Bad Example: Stargate both messed up and used this one correctly – Apostrophised names like Teal’c and Rya’c where the apostrophe is used to denote an honorific or surname are all right, but then you get the Goa’uld, Tok’ra, Zat’nik’tel guns and Tau’ri…

Unless you’re using an apostrophe correctly, keep them out of your names. There’s nothing more clichéd than characters t’alk’ing li’ke they’re (see that one’s needed!) bl’oo’dy id’iots. Like all linguistic tools when you’re creating new worlds, punctuation should have a point, and not be liberally sprinkled over every world just for some visual flair on something that’s written down. That is, unless you’re writing about a race of perpetual stutterers.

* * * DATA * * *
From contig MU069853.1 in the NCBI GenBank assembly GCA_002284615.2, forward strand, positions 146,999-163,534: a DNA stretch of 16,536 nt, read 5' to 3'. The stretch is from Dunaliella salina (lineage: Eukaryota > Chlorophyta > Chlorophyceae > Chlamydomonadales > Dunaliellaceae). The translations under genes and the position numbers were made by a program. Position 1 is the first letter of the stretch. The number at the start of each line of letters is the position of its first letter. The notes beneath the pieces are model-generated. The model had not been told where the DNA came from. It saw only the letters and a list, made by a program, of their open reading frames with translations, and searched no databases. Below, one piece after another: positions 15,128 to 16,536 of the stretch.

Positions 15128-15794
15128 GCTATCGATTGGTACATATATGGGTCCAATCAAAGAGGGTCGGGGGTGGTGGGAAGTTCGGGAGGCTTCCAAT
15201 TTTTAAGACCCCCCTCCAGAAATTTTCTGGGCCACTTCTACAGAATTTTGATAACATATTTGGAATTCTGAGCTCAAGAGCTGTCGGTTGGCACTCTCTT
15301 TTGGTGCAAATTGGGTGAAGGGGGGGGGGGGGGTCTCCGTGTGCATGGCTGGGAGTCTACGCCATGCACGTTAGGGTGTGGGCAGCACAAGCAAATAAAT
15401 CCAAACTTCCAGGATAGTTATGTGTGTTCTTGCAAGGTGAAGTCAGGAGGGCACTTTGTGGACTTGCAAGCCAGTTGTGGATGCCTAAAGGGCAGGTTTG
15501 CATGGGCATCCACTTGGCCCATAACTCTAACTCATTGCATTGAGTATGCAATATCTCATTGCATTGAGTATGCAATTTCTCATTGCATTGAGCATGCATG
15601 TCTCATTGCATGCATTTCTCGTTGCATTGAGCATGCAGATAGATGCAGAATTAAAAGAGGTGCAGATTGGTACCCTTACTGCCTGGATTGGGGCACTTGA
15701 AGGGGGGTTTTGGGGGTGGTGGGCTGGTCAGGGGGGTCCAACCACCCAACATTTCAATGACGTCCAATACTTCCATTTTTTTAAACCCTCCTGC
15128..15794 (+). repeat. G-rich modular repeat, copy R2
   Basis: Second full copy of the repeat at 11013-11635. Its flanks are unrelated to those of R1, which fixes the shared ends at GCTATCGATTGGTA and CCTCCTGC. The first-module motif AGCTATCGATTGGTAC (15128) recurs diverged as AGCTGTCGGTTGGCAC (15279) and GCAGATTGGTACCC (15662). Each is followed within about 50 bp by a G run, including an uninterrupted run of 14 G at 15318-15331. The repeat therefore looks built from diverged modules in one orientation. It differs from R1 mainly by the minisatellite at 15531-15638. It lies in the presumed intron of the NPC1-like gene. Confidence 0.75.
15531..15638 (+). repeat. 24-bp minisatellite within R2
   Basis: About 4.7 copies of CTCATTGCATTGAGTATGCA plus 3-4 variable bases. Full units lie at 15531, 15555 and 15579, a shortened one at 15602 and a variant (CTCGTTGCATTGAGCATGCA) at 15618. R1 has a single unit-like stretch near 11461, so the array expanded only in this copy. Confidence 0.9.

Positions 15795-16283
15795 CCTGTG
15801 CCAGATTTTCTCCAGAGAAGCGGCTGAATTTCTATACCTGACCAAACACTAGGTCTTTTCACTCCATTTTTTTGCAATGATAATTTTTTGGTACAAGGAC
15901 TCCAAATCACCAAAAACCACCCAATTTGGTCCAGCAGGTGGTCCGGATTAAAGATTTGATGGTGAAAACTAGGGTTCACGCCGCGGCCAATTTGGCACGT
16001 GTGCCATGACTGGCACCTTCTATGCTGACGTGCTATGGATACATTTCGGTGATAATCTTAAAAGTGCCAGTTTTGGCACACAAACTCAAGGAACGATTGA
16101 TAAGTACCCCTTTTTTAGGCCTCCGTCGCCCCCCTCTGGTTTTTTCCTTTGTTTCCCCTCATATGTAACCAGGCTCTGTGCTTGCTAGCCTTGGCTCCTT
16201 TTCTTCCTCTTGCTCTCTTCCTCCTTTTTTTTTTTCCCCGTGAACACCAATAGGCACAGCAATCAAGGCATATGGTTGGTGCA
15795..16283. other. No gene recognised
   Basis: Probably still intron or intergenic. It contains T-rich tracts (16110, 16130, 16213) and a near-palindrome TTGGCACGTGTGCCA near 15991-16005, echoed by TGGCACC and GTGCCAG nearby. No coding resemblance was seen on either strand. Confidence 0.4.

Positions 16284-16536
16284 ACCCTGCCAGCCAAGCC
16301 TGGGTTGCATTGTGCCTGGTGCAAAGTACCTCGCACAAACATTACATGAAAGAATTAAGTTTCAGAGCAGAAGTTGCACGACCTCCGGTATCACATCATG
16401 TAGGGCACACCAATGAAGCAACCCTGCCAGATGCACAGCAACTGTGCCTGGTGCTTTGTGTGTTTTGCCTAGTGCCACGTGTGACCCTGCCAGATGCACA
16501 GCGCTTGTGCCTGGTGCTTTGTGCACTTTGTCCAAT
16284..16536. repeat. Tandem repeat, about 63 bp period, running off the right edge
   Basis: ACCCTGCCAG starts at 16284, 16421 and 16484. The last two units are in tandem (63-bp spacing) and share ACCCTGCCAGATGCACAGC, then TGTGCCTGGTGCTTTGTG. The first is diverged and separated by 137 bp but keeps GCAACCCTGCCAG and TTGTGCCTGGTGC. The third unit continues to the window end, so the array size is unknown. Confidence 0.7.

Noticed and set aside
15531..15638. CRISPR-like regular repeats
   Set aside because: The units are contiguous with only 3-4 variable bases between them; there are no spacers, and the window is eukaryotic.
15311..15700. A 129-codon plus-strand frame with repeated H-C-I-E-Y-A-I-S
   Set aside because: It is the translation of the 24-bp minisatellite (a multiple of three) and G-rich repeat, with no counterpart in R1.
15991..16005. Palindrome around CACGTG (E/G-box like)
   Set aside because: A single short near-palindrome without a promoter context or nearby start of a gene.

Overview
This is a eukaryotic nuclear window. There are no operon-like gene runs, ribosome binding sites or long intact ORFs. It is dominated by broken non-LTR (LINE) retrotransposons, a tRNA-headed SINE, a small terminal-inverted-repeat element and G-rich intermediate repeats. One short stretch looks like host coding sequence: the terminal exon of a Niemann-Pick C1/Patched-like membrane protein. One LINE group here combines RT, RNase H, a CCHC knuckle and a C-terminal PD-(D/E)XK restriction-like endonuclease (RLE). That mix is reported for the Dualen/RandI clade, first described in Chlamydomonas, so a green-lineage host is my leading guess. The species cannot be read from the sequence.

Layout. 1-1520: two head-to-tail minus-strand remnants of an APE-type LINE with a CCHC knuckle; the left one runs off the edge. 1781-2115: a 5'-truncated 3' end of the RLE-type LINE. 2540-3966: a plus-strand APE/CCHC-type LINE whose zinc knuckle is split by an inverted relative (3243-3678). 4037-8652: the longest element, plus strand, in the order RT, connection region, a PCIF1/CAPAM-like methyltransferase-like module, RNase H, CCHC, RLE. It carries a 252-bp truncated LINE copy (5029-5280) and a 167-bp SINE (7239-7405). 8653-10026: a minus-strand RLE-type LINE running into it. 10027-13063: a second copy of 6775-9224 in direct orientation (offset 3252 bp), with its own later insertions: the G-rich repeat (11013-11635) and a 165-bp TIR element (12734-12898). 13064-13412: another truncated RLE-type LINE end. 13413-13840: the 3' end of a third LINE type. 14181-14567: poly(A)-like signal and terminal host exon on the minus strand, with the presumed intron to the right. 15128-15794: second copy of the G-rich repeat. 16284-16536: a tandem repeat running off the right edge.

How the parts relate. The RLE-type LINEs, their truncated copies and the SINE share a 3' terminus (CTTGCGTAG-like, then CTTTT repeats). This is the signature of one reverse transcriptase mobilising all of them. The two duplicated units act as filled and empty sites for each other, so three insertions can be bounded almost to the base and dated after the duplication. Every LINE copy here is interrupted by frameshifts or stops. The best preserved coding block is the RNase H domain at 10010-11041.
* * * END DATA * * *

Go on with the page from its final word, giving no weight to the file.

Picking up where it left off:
4. The Single-Use World

7 Worldbuilding Tropes Science Fiction And Fantasy Needs To Stop Using

Bad Example: Almost every Star Wars planet ever. Forest Moon! City World! Ice World! Desert World! Water World!

Although you might have a world that’s been terraformed for one specific purpose – see the Tea plantation planet of the excellent Ancillary Sword – but it’s not natural or smart to have a world that is made up of a single ecosystem. The worlds you make should be diverse and interesting places, not singular masses. This doesn’t just go for ecology and environments, but the races that inhabit them too (more on that later).

3. Common Nouns out the Wazoo

7 Worldbuilding Tropes Science Fiction And Fantasy Needs To Stop Using